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Credit: Photo by Jaanus Jagomägi on Unsplash

Twelve local news journalists will receive data journalism training on the BBC’s Shared Data Unit (SDU) as the scheme returns in 2020.

The SDU is one of three strands of the public broadcaster’s Local News Partnership (LNP), run in collaboration with the News Media Association. To date, 120 news organisations covering around 900 local news titles have signed up as partners to receive different forms of training and resources.

The 12-week training scheme, based in Birmingham, sees regional journalists with little to no prior experience in data journalism learn how to search through public datasets and produce data-led stories tailored for local audiences.

In recent years, the unit has helped journalists - also known as 'secondees' - tap into largely untouched data sources and generate hundreds of local news stories. Next year, twelve more journalists from LNP organisations will have the chance to take advantage of the available training, by applying before 20 December 2019.

Prior to the launch of the SDU in 2018, the only regional news organisation with a dedicated data journalism team was Reach plc. It was set up 2013 to work on long-term investigations and produce daily data-led local stories. It has since grown into the largest data unit in the UK.

Realising this, Pete Sherlock, assistant editor, SDU said that BBC wanted to help other news groups develop similar data units to provide public interest stories to its regional titles. Through the SDU, regional journalists learn the crucial skills needed to navigate today's data landscape.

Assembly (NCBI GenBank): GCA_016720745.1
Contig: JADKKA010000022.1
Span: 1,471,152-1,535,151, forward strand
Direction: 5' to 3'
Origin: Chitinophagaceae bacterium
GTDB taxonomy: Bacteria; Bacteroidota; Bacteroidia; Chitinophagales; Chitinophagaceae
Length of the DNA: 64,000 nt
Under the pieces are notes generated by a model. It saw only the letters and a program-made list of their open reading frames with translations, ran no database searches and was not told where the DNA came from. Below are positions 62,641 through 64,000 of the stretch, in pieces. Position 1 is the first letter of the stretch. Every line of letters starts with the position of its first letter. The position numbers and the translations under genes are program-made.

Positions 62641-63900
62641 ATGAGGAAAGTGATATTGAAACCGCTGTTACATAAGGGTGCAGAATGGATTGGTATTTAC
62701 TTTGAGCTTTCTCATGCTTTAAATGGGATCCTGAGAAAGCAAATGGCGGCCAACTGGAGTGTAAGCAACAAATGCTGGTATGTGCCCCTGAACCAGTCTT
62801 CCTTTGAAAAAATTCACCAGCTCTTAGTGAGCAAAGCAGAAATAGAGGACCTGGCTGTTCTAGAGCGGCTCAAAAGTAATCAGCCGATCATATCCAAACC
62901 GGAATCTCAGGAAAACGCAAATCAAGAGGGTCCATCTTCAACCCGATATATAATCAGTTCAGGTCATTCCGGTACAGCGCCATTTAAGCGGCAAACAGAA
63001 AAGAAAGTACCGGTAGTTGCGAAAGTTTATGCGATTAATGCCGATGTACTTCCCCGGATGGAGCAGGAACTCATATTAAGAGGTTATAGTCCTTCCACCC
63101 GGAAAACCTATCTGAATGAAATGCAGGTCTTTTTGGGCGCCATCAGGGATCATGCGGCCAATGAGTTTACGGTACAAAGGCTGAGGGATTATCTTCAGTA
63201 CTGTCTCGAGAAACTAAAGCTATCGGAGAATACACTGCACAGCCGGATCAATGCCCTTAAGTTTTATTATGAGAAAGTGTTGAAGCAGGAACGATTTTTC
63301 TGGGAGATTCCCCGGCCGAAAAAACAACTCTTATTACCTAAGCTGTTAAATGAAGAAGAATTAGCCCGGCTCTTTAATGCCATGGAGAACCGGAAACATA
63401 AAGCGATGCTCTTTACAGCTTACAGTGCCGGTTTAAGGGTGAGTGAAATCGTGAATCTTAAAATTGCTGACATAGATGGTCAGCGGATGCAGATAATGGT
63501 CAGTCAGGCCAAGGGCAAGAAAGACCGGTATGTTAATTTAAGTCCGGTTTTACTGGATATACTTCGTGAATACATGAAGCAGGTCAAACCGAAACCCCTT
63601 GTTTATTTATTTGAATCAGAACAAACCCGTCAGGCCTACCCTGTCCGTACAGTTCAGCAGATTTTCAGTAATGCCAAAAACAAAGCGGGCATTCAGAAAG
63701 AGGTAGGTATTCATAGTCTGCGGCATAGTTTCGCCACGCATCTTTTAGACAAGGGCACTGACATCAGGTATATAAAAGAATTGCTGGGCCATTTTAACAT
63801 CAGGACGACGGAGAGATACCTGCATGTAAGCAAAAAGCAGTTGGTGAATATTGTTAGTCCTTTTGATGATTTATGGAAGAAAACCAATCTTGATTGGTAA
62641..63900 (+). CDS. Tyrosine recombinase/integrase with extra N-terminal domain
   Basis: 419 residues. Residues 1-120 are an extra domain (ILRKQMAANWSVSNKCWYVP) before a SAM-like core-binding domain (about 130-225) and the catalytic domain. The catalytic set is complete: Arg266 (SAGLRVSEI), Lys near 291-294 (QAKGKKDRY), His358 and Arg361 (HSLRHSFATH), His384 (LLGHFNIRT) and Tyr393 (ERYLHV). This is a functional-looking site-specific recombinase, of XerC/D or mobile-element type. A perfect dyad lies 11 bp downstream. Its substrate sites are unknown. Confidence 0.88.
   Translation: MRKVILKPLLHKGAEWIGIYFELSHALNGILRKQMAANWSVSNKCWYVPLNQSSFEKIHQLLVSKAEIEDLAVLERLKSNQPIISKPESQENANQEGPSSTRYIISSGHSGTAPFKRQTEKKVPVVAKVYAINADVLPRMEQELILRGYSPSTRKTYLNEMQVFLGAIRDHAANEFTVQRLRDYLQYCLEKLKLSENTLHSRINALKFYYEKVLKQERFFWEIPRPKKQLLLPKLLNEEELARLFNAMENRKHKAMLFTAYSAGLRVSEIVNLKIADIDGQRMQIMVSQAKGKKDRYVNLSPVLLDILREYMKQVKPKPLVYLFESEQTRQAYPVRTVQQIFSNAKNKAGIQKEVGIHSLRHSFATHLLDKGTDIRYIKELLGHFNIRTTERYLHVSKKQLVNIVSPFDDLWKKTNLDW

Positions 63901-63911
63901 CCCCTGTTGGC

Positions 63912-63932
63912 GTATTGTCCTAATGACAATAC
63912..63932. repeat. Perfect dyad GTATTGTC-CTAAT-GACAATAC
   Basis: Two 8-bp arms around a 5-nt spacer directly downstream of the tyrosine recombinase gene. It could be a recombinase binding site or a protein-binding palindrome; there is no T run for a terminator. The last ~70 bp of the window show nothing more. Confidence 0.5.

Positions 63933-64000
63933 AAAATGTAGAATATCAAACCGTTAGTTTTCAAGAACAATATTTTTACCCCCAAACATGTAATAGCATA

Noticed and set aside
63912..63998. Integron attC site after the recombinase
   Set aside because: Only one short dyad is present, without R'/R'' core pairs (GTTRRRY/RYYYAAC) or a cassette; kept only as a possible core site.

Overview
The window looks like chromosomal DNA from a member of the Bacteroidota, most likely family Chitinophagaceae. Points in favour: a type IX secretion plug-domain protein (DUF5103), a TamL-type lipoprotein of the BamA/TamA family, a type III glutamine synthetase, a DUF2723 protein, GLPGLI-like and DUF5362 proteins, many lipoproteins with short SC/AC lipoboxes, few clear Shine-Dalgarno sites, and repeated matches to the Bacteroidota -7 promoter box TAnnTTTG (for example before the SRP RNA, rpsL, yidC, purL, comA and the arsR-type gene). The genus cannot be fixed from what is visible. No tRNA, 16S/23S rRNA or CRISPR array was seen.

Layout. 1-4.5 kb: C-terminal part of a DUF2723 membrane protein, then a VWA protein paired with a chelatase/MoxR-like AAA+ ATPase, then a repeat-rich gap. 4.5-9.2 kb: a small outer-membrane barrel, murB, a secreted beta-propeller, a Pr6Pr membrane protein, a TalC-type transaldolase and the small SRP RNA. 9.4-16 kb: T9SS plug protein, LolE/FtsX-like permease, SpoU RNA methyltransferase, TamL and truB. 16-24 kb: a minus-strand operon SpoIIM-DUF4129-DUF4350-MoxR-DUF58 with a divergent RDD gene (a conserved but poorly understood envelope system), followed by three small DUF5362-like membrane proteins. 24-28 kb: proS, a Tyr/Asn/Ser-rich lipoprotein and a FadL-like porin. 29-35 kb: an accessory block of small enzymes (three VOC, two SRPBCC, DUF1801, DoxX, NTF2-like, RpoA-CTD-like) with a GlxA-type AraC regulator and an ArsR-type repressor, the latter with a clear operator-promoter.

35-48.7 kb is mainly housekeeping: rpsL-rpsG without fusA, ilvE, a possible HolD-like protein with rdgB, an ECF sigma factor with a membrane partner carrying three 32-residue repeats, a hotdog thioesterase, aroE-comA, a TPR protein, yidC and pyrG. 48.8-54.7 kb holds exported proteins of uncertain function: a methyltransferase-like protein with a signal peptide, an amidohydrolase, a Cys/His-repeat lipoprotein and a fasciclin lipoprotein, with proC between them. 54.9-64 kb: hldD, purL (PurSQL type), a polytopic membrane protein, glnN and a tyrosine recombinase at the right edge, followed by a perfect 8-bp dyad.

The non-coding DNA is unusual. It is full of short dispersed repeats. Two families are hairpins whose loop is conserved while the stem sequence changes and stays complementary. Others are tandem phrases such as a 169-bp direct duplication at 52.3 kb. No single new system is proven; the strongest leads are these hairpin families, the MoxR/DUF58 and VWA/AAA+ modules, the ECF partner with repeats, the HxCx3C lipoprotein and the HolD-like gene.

"There is an abundance of data being released on a daily basis. The role of a journalist is shifting from hunting and gathering to sifting, processing, analysing and finding relevance to our audiences," explained Sherlock.

"Our audiences do not have the time or the technical skills to go through a government dataset to find what is pertinent to their neighbourhood."

The SDU aims to provide regional journalists with these skills to pass down to their newsrooms. Around two weeks of the scheme is spent getting to grips with 'the data fundamentals' of using Microsoft Excel and Google Sheets, which Sherlock said 90 per cent of data journalism consists of.

The journalists receive one-to-one training and video resources from Sherlock’s team, before moving on to identifying where they can source public datasets: open government data portals, Office for National Statistics, as well as FOI requests and requesting information from other organisations.

Reporters then learn to use open-source tools for a range of tasks, from removing errors in spreadsheets to visualising data, as well as more advanced tasks, such as scraping data from websites as a source.

They work on a project of their choice while incorporating the skills they pick up along the way.

For example, Dominic Gilbert, crime correspondent, Eastern Daily Press and Norwich Evening News, investigated gaps in provision of legal aid across the UK by analysing data from the Ministry of Justice and Legal Aid Agency. Sherlock said that getting journalists to work on a project of their choosing is the best way to develop data journalism skills.

"Learning to code can be daunting, you don’t know where to start as it's a new language. But if there is a specific task that you can overcome, that will forever be in your toolkit."

Previous 'secondees' of the SDU have gone on to create their own national data sets to produce regional stories with these newfound skills.

JPI Data Unit

One of those is at news group JPI Media, overseen by Claire Wilde, news editor, data and investigations, JPI Media and one of the first secondees on the scheme.

The unit was introduced January this year, and run with fellow secondee Aimee Stanton, central content reporter, JPI Media based in Edinburgh. Together, they send out story packs based on national statistics derived from public datasets or FOI requests.